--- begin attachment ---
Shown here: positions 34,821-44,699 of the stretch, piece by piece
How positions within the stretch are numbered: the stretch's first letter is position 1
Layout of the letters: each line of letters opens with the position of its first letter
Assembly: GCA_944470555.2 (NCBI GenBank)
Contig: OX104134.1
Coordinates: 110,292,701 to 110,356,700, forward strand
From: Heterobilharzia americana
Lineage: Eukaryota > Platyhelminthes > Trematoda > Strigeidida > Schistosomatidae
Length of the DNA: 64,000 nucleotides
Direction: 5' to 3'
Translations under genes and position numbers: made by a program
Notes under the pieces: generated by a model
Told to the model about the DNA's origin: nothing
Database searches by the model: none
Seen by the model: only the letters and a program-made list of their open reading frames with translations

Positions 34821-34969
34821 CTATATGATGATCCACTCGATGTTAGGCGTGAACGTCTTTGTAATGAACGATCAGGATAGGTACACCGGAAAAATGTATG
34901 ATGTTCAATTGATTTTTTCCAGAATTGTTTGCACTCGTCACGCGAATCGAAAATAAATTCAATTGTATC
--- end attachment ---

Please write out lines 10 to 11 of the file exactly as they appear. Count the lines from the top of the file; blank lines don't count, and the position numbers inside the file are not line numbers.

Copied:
Direction: 5' to 3'
Translations under genes and position numbers: made by a program